• From 11 days to one year: 15 days
  • From one year to four years: One month
  • From four years to 10 years: Three months
  • From 10 years to 15 years: Four months
  • Over 15 years: Six months

Parental leave

Mothers in Greece are generally entitled to 17 weeks of paid leave, eight to be taken before the birth and nine after.

Fathers are entitled to two days of paternity leave.

Holidays

View a list of recognized public holidays in Greece here.

Employer tax

An employer can expect to contribute 24.8% in social contributions on top of an employee’s salary.

Individual tax

Employees in Greece are taxed from 9% to 44% depending on their income bracket. Social contributions are 15.3%.

Termination in

Greece

For terminations to be valid in Greece, employers are obliged to provide written notice and make a severance payment.

Since May 2019, employers must also have a valid reason to terminate an employment contract, even when statutory severance is paid. Failure to provide a valid reason for terminating an employee could result in a claim from the employee with the burden of proof lying with the employer.

Statutory severance pay varies depending on the duration of employment:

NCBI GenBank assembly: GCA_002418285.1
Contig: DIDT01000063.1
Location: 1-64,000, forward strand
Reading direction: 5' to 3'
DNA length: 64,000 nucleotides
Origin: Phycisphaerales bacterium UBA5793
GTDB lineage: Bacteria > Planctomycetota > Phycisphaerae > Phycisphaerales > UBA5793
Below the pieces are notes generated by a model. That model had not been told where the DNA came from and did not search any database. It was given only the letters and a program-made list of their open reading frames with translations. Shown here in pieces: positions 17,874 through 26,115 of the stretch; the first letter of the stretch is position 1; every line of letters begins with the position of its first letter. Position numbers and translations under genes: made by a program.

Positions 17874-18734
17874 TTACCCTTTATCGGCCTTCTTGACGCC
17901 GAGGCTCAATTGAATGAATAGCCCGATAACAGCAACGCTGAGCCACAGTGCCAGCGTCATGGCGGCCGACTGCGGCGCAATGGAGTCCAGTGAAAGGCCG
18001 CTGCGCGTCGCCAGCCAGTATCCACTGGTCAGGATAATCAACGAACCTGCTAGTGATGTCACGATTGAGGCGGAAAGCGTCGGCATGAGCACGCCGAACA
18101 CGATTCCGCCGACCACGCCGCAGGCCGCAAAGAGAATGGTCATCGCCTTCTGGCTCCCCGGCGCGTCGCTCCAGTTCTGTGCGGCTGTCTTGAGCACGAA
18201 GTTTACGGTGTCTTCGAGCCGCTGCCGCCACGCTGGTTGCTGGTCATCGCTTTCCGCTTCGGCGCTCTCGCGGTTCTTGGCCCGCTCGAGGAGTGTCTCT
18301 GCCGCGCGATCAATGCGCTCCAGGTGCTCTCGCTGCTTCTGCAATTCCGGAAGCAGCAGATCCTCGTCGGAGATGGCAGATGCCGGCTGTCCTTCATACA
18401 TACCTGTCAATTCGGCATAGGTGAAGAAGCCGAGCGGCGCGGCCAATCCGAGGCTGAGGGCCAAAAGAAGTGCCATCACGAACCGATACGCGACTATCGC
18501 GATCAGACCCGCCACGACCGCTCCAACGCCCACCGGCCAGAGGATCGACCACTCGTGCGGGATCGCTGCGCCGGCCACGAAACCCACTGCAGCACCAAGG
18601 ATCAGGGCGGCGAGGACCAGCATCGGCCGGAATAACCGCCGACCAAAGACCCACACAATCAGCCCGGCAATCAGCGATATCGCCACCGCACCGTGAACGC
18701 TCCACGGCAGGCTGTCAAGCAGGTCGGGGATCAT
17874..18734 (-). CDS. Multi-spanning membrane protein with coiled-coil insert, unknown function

• Between one and four years of employment: Two months’ salary
  • Between four and six years of employment: Three months’ salary
  • Between six and eight years of employment: Four months’ salary
  • Between eight and 10 years of employment: Five months’ salary
  • Between 10 and 16 years of employment: One month’s salary per year of employment
Notice period

Notice periods in Greece depend on the duration of employment. The breakdown is as follows:

  • Greater than one year and less than two years of employment: One month
  • Between two and five years of employment: Two months
  • Between five and ten years of employment: Three months
  • 10 years of employment: Four months

Start hiring employees in

Greece

Setting up a business entity everywhere you want to hire a new employee isn’t scalable—it takes too long and the legal fees are high. At the same time, understanding and adhering to the local labor laws and employee expectations can be complex and time consuming. And it’s hard to find reliable information on up-to-date employment information for all the countries where you’re considering hiring. Not to mention tracking down invoices and managing employee contracts over email and spreadsheets—that gets messy fast. 

We can’t afford to take risks when it comes to compliance—we need to make sure we follow the local guidelines, especially when it comes to taxes and legalities. 

With Oyster, you can manage HR and payroll, and automate compliance across 180+ countries—all in one, easy-to-use platform.

Disclaimer: The information provided in this resource is for general educational purposes only and shall not be construed as legal advice. While Oyster strives to provide current and accurate information, Oyster makes no warranties or representations as to the correctness of the content provided and accepts no liability or responsibility for any errors or omissions in the content provided. By using this resource you acknowledge and agree that you do so at your own risk. The content of this resource is subject to change without notice.